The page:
Mining

Smuggling costs Zim gold stash

LIVINGSTONE MARUFU

Zimbabwe may have lost between 30 tonnes and 34 tonnes of gold to smuggling in neighbouring South Africa due to unfriendly mining policies that need urgent addressing, a government minister has said.

The development comes at a time when all the players in the gold sector are calling for the upward review of foreign currency retention levels to prevent arbitrage opportunities which lead to rampant smuggling.

“When we spoke to our colleagues in South Africa at the Rand Refinery in Cape Town, we saw a jewellery shop, they said that’s all your gold from Zimbabwe. A total of between 30 and 34 tonnes are smuggled into South Africa,” Finance Minister Mthuli Ncube said at the breakfast meeting organised by the Daily News and the Ministry of Mines and Mining Development.

“We will have a discussion with the [RBZ] Governor [John Mangudya] in terms of output and retention percentages to enable gold miners to sell their gold through proper channels. In terms of the gold output, we have seen some leakages but we are seeing [gold] production is actually going up.

“But the deliveries have been going down at Fidelity Printers because of leakages in the sector, which we are finding a way to plug so that output is accounted for in the formal sector,” the Finance Minister explained, adding that most smugglers go to South Africa as there is a rebate which attracts miners to sell gold.”

Ncube also said the country should come up with policies that encouraged miners to sell gold through the formal channels. Gold is now the highest single foreign currency earner in the country, ahead of tobacco. But gold’s subdued performance continues to shatter any hope of economic turnaround.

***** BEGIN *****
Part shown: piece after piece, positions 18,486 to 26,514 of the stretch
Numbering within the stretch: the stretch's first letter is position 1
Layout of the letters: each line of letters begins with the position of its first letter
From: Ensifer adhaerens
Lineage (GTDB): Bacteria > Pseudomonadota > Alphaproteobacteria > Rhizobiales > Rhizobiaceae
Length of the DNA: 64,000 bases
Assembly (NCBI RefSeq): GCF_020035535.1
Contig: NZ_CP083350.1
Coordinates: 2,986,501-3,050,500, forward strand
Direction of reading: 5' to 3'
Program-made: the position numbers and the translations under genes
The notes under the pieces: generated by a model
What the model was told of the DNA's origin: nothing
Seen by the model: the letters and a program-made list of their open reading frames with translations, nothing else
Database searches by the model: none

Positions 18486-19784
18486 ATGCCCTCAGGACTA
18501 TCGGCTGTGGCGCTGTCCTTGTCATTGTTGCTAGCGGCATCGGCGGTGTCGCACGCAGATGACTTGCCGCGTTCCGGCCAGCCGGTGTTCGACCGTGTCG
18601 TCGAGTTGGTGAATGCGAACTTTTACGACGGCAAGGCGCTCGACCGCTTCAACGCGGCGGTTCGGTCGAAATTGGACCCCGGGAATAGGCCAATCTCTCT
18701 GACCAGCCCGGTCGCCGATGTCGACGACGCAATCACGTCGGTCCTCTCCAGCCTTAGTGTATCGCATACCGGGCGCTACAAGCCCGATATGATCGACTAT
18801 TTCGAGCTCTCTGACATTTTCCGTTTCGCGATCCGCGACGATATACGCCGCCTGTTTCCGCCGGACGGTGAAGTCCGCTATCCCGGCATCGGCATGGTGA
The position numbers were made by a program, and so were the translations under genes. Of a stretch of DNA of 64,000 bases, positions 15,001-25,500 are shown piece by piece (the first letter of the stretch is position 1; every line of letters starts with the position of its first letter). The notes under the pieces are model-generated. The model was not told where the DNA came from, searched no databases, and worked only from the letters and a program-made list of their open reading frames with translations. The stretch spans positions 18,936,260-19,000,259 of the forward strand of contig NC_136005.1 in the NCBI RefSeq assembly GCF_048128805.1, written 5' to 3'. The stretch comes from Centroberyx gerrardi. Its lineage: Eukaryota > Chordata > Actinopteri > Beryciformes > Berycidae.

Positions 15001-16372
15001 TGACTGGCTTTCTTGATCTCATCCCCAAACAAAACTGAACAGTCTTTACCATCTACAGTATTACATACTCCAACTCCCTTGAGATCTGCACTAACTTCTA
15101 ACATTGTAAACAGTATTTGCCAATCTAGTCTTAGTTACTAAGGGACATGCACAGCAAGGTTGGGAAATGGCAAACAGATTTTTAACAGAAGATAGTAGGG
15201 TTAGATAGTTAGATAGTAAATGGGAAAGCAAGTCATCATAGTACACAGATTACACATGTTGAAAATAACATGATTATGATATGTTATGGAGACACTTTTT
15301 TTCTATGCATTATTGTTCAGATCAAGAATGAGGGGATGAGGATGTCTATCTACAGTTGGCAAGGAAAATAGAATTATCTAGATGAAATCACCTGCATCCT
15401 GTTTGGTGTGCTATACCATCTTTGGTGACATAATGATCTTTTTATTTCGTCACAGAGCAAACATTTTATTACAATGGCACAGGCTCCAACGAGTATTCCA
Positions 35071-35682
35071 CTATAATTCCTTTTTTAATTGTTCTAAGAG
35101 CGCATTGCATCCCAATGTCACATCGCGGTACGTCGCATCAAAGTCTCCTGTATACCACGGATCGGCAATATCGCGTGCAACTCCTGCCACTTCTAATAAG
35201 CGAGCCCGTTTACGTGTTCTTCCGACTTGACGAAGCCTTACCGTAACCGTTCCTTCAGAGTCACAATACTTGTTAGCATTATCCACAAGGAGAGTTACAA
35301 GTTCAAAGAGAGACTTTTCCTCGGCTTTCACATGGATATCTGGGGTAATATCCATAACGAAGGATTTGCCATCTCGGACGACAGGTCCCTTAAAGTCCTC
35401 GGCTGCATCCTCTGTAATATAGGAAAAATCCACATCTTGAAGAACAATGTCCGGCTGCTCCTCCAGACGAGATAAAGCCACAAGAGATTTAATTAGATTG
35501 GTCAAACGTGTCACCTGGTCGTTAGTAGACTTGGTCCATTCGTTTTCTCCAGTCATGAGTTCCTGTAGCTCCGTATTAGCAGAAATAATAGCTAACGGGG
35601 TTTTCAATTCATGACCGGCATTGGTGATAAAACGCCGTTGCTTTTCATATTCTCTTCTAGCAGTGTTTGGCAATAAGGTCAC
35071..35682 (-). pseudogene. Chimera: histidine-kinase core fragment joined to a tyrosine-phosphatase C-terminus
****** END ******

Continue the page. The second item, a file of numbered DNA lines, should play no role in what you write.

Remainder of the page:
Since the RBZ decided on 55% forex retention in February this year, various gold miners have smuggled their produce to lucrative markets such as South Africa. The average price of gold is US$41 000 per kg, but with the 55% forex retention threshold, a miner will get around US$22 500 with the 45% being paid in Zimbabwean dollars.

Meanwhile illegal gold dealers pay around US$35 000 per kg. During the US$12bn roadmap mining conference yesterday, miners said gold production had not decreased as was said but they were diverting the yellow metal to informal channels to continue producing. Gold deliveries in Zimbabwe plummeted 19% to 2.80 tonnes in September, from 3.47 tonnes during the same period last year due to power outages, inefficient mining and processing technologies in use, foreign currency shortages, and suspected smuggling.

Cumulatively, gold deliveries decreased 26% to 20.63 tonnes during the first nine months of 2019, from 28.09 tonnes during the comparative period last year due to policy inconsistency in the forex retention threshold.

Mangudya has said the monetary authorities would soon discuss the win-win forex retention threshold with miners to woo them to sell to the formal channels in Zimbabwe.

“The country is losing a considerable amount of gold and revenue through smuggling via our porous borders but measures are in place to encourage miners to sell gold through Fidelity Printers and Refiners to boost exports,” Mangudya said. “Our door is still open for discussion as far as forex retention is concerned.”

Fradreck Kunaka, the general manager of Fidelity Printers and Refiners, said the country was now pinning hopes on new gold centres and small scale facilities to increase production.

Experts say the established mining companies with huge capital may be heavily involved in smuggling as they continue to be dominated by less-organised small scale producers who do not have basic machinery for mining. Zimbabwe is targeting 100 tonnes of gold per year by 2023, a figure which would increase the sector’s earnings to US$12bn a year.

Winston Chitando, the Minister of Mines and Mining Development, said yesterday that gold (at US$4bn by 2023) would be the leading mineral in the hunt for the US$12bn mining economy that the government wants to create, followed by platinum with US$3bn.

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